Politics

Why Iceland Could Be Heading for Trouble With the IMF

At a press conference in Washington on Thursday, the International Monetary Fund (IMF) affirmed its opposition to policies that discriminate against foreign investors when it was asked about a dispute in Iceland.

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Iceland has completely turned itself around nearly a decade after a severe economic collapse. The economy has strengthened, and it’s now growing faster than many other major countries. The government, however, faces criticism over a policy that discriminates against foreigners who invested in Icelandic assets.

The government implemented capital controls after the 2008 financial crisis in an emergency move to help stabilize its economy. In deciding to exit the capital controls last year, the government then passed a law which gave a subset of the country’s investors, called offshore krona holders, two choices: they could sell their bonds to the government at a steeply discounted exchange rate or have their funds locked in low-interest bank accounts.

Iceland’s exit of capital controls was well received by the IMF initially. The IMF has established metrics for countries exiting capital controls that require maintaining a specific level of reserves. When the restrictions on foreign investors first passed in mid-2016, news outlets cited the IMF’s approval for Iceland’s policy against offshore krona holders as an essential part of its broader capital controls liberalization plan. But the IMF brought into question its support for Iceland’s restrictions on foreign investors during its news conference Thursday.

“I’m not familiar with those statements from the Iceland authorities nor the details of the issue so maybe we can come back to you after the briefing on that if we have anything,” IMF Communications Director Gerry Rice said at a press conference when asked by InsideSources. “In general, no, we do not support those kinds of restrictions.”

The IMF Articles of Agreement forbid discrimination against investors on the basis of nationality. The IMF was less steadfast in a report from last year. The report said the restrictions were enforced effectively but warned against prolonged use. The report didn’t outright condone or condemn the plan despite stating that it was implemented effectively.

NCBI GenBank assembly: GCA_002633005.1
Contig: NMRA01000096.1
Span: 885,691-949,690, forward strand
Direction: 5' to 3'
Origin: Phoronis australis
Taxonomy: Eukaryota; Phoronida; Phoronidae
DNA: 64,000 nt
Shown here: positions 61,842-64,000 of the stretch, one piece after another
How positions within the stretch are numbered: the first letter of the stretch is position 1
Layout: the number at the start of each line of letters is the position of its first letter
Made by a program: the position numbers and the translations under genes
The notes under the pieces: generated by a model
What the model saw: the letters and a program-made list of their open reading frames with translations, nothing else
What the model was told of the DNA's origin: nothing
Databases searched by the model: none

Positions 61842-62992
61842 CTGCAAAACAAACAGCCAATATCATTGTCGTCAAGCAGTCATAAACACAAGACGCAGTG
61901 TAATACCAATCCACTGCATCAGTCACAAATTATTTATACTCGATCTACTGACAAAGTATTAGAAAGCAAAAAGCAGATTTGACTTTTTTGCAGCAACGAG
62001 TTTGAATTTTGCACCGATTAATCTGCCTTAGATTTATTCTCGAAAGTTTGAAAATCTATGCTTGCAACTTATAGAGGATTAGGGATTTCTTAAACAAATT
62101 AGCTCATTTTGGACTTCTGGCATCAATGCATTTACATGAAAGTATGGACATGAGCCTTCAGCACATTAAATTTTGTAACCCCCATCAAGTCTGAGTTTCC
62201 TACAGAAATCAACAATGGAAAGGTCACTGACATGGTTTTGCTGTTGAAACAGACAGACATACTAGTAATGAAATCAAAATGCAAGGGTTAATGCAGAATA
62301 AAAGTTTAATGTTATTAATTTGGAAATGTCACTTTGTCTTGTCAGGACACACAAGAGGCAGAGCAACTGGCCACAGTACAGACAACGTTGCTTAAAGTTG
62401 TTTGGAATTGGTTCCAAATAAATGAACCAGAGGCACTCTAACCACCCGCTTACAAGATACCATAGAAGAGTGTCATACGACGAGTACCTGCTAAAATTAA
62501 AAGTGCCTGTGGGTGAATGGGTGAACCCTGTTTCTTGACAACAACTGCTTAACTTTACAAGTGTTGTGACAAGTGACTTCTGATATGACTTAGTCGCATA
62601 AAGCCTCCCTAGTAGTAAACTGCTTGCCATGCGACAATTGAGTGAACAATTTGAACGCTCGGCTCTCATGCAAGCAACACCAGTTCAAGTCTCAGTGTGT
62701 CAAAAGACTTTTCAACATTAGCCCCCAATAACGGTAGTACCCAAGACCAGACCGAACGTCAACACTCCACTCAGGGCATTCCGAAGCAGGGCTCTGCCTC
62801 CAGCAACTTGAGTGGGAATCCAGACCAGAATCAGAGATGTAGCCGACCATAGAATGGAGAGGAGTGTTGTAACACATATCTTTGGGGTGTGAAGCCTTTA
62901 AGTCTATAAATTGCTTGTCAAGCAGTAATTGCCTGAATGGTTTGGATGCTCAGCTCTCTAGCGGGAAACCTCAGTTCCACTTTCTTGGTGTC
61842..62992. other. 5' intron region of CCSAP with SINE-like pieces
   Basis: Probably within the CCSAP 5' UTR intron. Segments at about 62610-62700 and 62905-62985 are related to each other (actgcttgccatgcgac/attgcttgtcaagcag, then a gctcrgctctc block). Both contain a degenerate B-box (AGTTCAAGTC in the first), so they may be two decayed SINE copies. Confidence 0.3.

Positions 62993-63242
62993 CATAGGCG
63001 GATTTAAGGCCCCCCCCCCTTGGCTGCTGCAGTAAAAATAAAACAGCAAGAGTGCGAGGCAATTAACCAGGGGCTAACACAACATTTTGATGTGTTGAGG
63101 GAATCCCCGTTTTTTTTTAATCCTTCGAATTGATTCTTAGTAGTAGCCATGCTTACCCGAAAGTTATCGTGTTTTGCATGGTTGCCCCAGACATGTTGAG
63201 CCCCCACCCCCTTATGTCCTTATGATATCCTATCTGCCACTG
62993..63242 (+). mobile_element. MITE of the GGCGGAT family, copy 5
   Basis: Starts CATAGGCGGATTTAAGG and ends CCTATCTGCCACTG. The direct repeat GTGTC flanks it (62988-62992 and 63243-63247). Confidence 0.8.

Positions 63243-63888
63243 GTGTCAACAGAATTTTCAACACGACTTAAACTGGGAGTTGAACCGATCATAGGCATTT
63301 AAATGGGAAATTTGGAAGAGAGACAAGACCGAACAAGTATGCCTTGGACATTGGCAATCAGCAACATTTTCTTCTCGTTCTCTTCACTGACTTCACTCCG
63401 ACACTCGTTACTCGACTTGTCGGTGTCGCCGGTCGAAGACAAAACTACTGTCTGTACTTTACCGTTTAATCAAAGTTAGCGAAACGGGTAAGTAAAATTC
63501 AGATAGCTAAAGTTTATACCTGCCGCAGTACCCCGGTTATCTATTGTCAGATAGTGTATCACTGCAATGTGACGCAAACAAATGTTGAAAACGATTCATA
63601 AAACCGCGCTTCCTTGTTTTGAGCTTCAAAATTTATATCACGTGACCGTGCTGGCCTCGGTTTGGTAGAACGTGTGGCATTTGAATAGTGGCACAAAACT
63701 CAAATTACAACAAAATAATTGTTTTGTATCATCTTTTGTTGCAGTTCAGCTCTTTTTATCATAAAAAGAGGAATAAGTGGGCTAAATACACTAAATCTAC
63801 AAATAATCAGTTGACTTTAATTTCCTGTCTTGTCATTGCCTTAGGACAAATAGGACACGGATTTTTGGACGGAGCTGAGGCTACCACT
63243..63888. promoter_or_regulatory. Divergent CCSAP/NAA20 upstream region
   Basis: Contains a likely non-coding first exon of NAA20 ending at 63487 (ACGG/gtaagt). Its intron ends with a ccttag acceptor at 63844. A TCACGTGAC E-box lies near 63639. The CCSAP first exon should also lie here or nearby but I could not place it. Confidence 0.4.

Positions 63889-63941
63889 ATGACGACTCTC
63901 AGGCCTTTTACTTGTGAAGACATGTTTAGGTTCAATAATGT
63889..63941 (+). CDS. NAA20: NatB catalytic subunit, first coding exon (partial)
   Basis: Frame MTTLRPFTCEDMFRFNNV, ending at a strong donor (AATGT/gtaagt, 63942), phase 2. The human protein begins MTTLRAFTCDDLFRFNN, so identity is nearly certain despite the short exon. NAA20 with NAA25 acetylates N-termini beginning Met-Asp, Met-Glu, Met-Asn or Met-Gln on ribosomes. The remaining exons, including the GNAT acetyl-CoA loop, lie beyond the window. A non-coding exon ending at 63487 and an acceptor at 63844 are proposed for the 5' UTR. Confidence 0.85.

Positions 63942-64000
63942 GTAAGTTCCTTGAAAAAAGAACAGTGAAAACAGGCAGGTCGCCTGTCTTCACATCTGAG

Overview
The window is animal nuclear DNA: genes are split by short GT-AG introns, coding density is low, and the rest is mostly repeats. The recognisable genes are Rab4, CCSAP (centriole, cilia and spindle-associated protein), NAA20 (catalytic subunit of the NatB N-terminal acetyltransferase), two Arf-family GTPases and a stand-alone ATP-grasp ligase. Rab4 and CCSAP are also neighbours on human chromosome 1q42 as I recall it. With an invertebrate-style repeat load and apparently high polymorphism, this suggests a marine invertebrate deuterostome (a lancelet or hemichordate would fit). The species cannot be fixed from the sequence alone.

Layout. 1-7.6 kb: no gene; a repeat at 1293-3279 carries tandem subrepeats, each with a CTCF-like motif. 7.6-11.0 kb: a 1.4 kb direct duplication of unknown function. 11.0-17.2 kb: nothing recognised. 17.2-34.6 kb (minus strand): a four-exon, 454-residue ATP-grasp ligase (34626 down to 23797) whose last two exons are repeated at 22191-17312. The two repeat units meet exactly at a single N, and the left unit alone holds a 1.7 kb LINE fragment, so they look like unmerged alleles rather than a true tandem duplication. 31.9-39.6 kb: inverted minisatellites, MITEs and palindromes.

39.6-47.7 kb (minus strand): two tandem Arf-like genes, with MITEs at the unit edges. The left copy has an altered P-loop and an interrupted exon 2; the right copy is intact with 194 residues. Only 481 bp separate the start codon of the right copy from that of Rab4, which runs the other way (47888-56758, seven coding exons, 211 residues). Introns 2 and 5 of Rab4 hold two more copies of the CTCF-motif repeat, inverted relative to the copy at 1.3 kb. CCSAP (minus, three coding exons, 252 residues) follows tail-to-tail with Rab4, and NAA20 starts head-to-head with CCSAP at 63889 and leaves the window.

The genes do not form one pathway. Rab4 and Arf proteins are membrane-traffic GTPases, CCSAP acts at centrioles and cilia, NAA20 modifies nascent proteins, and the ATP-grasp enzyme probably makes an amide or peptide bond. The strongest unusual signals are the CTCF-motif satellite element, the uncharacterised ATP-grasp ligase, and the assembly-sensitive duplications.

“Staff urged a comprehensive plan be developed to guide capital account liberalization for residents,” the IMF report stated. “Capital controls have been enforced exceptionally effectively. Their prolonged use, however, is increasingly amplifying distortions.”

Foreign investors were left with no choice except to accept less on their investments even though the economy is growing. The Organisation for Economic Co-operation and Development (OECD) reported the economy is now on the upswing putting the policy in question.

“Economic growth is strong with continued expansion in tourism, robust private consumption and favourable terms of trade,” OECD stated in an economic outlook last year. “Steep wage gains, employment expansion and large investments are fuelling domestic demand. The capital controls introduced during the financial crisis are being lifted.”

The goal of the restrictions was to keep assets from fleeing the country, but some argue the country has the growth to keep their commitments to investors. An op-ed by former State Department official James Glassman last month stated the country could easily allow all the foreign bondholders to exit by trading in their bonds at a fair exchange rate.

Some critics see the policies as far worse than just a lousy exchange rate. The Economist reported that a group of foreign investors accused the country of essentially defaulting on its debts. The European Free-Trade Association Surveillance Authority has already received complaints to that extent from frustrated fund managers.

The Central Bank of Iceland’s Monetary Policy Committee is forecasting the country will see further economic gains. Its quarterly economic outlook Wednesday revealed the country is expected to experience a six percent growth in its gross domestic product (GDP) over the next year. Despite Iceland’s claim that it must continue its policy of discrimination against foreign investors, the committee noted that it sees no need to continue building foreign exchange reserves.

Iceland now has new leadership which will likely play a role in where the dispute goes from here. New Prime Minister Bjarni Benediktsson has yet to reveal how he might move forward. Iceland Watch notes the previous government seized on the opportunity to vilify foreign investors, but the new government now has an opportunity to turn that relationship around.

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